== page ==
When writers read we’re not only escaping into an entertaining story, we’re honing our craft. Or we can do, if we pay attention to the scaffolding alongside the finished product. How do we do this? How do we read as writers without turning an activity we’ve loved since childhood into a chore?
Somewhere between a stark star rating and a polished review is the sweet spot where our critical eye and pleasure-seeking tendencies coincide. By considering some of the same elements we’d address in our writing we can progress beyond a simple hit/miss to feed our creative process. Here are a few ideas of how we might do this.
Read anything and everything
We need to become experts on the genre we write in but that’s no excuse to neglect other styles. Authors of literary fiction can learn about pace and plot from thrillers. Science fiction writers can see how to build tension into intimate relationships from reading romance. We can gain as much from books we don’t like as from those we relish, especially if the book we scorn is commercially successful. What makes it popular with readers? Can we apply that to our writing?
Notes in the margin
Simply reading with a pencil in hand or a readiness to use the highlight function on our ereader can help us galvanise our critic. Pick out choice words and phrases, analyse why some work and others fall flat. Notice the inconsistencies and repetitions an editor has failed to rectify. Notice when the text surprises us, what we’d like to emulate and pitfalls we’d want to avoid.
Consider the three act structure
Does the author pull you in from the opening sentence or does it take time for you to connect? How do they keep your attention through the middle section? What stops you putting this book down? Is the ending credible? Predictable? Satisfying? Approaching the end of a novel I am reading, I often ask myself how I would wind it up.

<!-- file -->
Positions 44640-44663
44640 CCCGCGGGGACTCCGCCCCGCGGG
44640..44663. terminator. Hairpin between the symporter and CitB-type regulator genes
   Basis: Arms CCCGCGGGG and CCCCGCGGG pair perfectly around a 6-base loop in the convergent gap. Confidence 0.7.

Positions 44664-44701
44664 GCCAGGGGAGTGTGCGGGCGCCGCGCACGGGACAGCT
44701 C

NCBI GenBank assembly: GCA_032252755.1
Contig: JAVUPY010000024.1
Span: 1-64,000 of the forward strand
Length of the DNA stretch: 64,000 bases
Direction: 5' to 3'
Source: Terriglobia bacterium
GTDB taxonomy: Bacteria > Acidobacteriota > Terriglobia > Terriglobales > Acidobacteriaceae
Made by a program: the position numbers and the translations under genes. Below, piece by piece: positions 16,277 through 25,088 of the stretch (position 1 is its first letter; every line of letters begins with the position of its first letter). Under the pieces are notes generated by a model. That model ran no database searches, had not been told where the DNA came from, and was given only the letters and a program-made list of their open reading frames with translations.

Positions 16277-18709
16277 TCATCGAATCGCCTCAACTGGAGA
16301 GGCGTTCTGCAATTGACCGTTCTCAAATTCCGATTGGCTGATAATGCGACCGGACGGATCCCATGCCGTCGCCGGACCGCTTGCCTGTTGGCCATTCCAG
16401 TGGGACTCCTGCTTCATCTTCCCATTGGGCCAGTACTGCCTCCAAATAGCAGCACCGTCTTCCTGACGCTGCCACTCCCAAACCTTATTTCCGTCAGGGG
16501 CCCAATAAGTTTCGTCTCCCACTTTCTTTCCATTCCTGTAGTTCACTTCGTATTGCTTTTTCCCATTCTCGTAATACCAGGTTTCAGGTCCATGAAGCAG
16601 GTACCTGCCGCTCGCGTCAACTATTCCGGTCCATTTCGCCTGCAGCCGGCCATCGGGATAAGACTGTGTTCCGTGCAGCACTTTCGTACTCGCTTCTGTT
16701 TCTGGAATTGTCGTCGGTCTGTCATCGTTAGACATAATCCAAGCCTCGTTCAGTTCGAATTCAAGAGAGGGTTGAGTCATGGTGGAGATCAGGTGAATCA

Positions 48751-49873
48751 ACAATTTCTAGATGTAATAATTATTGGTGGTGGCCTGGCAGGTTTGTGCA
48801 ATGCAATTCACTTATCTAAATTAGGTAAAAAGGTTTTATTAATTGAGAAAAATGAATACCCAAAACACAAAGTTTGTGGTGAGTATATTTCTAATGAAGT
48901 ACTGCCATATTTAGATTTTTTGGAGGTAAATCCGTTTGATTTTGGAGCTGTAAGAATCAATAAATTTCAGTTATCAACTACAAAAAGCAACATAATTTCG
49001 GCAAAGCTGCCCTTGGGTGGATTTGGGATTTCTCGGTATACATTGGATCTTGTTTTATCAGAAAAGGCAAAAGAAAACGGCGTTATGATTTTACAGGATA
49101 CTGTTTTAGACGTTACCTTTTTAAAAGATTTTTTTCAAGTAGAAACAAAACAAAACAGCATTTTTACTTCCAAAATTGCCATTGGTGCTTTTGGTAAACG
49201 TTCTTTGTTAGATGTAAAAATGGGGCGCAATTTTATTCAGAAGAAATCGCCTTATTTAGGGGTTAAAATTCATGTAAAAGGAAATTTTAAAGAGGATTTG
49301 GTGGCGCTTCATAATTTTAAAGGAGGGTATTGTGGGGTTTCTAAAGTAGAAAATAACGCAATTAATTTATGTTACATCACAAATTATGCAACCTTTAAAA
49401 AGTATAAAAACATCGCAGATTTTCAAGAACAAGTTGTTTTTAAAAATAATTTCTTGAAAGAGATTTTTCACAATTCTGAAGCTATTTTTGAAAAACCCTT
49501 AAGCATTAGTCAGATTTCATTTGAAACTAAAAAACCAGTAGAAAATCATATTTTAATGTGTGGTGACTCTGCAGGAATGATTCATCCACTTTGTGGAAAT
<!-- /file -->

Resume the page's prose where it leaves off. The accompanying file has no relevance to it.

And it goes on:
Create a checklist
Draw up your personal checklist of factors that you deem essential to a satisfying story and check the books you read against this list. For example, some might be willing to sacrifice character depth in favour of intriguing world-building or poetic language. Or take one factor, perhaps one you’re currently struggling with, and study how other authors tackle it.
Reviewing is part of literary citizenship but it does take time. I think it’s worth investing that time at least occasionally because transforming your thoughts into a blog post or similar can help you work out what you think. But short reviews, like the 99-word story, are also beneficial in striving to capture the essence of the book.
If these suggestions seem too simplistic, why not take a literature course for a deep dive into how stories work? If they seem too burdensome, then ditch them: the bottom line is to read, read and read some more. I know some authors worry about losing their own authentic voice by reading others’ but I’ve never found that. On the contrary, I often get ideas for my own WIP when I’m sitting comfortably in my reading chair lapping up the words.
What are your tips for reading as a writer? Comment below!
About the author
Anne Goodwin is the author of three novels and a short story collection with small independent press Inspired Quill. Anne reviews every book she reads and posts about reading and writing on her blog Annecdotal.